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From Pre-K to Kindergarten: Tips for a Smooth Transition

August 16th, 2017

Woman walking little girl to first day of school.Starting kindergarten can be intimidating, even for children who have experienced an early education program. While preschool helps prepare little ones both socially and academically for school, the first days in a new school or classroom are often both exciting and scary. These tips can make the transition as smooth as possible for both you and your children.

  • Visit the school/meet the teacher — Most schools will set up a special time for you and your kindergartener to get to know her new teacher and classroom. If the school does not offer this meeting or you were unable to attend, call the school or contact your child’s teacher to see if you can arrange a quick visit. Knowing what to expect will provide you both with a sense of security.
  • Send a special need reminder — Send a note to the school nurse and your child’s teacher about any allergies or special needs. Even if you’ve included this on other forms, with the number of names, faces, and allergies for teachers to learn it’s best to send a quick reminder.
  • Set up play dates with classmates — Being acquainted with parents of classmates is a huge help when it comes to play dates, but that’s not always the case. Some teachers will set up a class play date before the first day of school allowing children to get to know each other in a playful environment. This is also a great time for you to get to know other parents and discuss future play dates. During the first couple weeks of school, ask your child about friends he’s making. Pay attention to names he mentions most often and send a letter or email to the parents of those children asking if they’d be interested in scheduling a time for them to play outside of school.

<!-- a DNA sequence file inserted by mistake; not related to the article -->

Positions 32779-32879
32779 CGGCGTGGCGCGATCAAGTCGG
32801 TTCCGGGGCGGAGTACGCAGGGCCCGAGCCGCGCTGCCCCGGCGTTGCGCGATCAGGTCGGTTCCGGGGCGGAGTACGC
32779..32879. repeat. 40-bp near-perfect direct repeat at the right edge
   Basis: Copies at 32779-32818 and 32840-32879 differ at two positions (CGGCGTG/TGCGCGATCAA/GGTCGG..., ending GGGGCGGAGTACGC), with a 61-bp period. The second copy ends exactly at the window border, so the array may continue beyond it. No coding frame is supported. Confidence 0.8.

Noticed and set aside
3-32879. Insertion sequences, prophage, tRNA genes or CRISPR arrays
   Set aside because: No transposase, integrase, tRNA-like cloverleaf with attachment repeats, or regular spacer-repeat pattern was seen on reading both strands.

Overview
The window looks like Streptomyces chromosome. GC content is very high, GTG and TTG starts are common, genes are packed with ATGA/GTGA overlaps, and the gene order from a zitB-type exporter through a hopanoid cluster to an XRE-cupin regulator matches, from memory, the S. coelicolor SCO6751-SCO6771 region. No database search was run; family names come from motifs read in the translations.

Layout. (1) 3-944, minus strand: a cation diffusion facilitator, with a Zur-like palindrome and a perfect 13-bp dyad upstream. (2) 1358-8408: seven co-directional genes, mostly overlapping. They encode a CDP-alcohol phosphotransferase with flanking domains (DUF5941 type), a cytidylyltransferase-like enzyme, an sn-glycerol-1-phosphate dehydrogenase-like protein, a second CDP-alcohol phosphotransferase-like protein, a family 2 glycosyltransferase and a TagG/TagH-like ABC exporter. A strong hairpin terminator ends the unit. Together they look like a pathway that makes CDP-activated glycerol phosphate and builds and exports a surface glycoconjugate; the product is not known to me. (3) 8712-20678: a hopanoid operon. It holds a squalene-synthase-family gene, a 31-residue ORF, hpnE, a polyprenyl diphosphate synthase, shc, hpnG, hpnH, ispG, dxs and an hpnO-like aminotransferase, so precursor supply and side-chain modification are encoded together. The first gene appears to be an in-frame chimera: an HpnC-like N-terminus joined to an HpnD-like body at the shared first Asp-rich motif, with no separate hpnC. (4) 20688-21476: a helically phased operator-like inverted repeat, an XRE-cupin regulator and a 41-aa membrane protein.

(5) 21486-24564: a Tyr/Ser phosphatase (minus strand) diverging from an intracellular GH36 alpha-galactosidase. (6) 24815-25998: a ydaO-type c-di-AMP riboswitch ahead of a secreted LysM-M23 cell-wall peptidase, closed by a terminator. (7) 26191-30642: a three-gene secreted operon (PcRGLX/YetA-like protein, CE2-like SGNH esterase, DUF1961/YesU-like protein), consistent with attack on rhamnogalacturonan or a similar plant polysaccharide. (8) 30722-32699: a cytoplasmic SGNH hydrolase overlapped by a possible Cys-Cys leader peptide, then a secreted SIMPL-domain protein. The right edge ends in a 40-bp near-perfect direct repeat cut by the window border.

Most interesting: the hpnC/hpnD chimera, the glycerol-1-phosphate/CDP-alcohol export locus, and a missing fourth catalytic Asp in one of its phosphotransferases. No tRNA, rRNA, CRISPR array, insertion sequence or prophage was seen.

• Practice routines — Morning routines are extremely helpful when it comes time to get ready for school. Bedtime routines are also a great way to relax and get settled in for a good night’s sleep. Try not to wait until the last minute to start your routines, starting a week or two early will make the adjustment a bit easier. *Click here to learn more about the benefits of routines*
  • Talk about feelings — Listen to your child’s thoughts and concerns. Help her find a way to turn the worries into something to look forward to. E.g. “I know you’ll miss me, I’ll miss you too. Just think of the great big hugs we’ll have when you get home!”
  • Label everything — Label your child’s backpack, lunchbox, clothing, and all other belongings. Make a nametag (if the school hasn’t supplied one) including your child’s name, teacher, and a phone number where you can be reached in an emergency.
  • Get organized — Set up a special place for school papers (separate incoming and outgoing), backpack, shoes, jackets, lunchbox, etc. Lay out clothes for the next day, pre-pack lunch, prep breakfast, make sure your camera is charged and ready!
  • Be positive — As a parent, worry is inevitable. Do your best to keep the worry from carrying over to your child by staying optimistic and cheerful. Avoid negativity and behaviors that might upset him, such as arguments or tearful goodbyes.

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